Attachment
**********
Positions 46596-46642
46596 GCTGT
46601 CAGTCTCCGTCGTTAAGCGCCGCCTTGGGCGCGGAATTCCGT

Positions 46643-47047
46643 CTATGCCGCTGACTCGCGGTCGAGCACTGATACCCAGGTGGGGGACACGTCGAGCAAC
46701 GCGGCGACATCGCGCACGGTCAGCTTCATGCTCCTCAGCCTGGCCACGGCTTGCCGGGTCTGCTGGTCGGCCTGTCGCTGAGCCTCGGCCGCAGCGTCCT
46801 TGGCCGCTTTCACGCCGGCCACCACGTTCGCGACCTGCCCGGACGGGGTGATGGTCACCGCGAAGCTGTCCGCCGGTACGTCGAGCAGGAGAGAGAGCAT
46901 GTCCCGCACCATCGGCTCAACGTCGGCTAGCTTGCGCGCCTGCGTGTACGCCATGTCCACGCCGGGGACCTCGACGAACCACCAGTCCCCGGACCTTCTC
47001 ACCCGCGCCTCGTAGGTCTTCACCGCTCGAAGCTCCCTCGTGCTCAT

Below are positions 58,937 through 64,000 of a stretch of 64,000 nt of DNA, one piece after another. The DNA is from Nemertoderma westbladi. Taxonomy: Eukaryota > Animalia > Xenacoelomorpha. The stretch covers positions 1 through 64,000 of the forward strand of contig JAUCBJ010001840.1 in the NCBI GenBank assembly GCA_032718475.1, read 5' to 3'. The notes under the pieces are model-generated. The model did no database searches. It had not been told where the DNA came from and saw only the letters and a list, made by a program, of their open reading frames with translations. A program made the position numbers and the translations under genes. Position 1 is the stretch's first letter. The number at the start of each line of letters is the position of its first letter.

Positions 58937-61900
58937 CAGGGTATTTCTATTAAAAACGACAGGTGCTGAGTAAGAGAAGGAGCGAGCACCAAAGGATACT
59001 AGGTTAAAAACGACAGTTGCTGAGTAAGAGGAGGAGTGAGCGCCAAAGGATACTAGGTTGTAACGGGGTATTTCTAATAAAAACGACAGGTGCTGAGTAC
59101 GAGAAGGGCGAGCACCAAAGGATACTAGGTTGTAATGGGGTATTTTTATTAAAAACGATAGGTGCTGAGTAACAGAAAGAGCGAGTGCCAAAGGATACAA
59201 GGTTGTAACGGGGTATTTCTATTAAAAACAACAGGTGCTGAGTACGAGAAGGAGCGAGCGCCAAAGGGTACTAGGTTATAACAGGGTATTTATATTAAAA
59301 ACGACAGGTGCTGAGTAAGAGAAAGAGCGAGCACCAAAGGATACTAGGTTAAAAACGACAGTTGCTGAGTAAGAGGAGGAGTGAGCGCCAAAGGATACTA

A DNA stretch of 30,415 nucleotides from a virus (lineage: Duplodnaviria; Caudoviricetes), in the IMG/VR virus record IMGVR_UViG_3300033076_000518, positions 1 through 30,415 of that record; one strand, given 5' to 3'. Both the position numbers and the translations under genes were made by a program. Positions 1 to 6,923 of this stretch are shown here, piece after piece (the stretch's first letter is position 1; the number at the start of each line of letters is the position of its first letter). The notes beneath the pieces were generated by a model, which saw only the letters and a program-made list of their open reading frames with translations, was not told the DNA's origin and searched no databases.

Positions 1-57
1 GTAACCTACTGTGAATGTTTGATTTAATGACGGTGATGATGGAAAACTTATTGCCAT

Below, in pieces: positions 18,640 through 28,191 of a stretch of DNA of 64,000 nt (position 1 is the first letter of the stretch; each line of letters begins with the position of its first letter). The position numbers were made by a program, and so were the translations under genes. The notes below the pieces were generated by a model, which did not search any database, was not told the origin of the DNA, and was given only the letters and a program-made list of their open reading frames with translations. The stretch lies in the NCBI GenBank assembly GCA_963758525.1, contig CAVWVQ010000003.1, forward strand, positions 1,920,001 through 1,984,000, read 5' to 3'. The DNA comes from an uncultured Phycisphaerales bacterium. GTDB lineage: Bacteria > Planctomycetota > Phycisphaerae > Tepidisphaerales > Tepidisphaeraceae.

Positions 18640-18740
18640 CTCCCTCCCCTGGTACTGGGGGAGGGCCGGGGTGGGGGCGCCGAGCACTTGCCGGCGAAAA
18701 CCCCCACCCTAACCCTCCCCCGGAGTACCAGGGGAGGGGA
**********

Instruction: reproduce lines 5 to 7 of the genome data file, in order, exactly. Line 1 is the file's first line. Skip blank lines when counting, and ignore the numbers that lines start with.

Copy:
46643 CTATGCCGCTGACTCGCGGTCGAGCACTGATACCCAGGTGGGGGACACGTCGAGCAAC
46701 GCGGCGACATCGCGCACGGTCAGCTTCATGCTCCTCAGCCTGGCCACGGCTTGCCGGGTCTGCTGGTCGGCCTGTCGCTGAGCCTCGGCCGCAGCGTCCT
46801 TGGCCGCTTTCACGCCGGCCACCACGTTCGCGACCTGCCCGGACGGGGTGATGGTCACCGCGAAGCTGTCCGCCGGTACGTCGAGCAGGAGAGAGAGCAT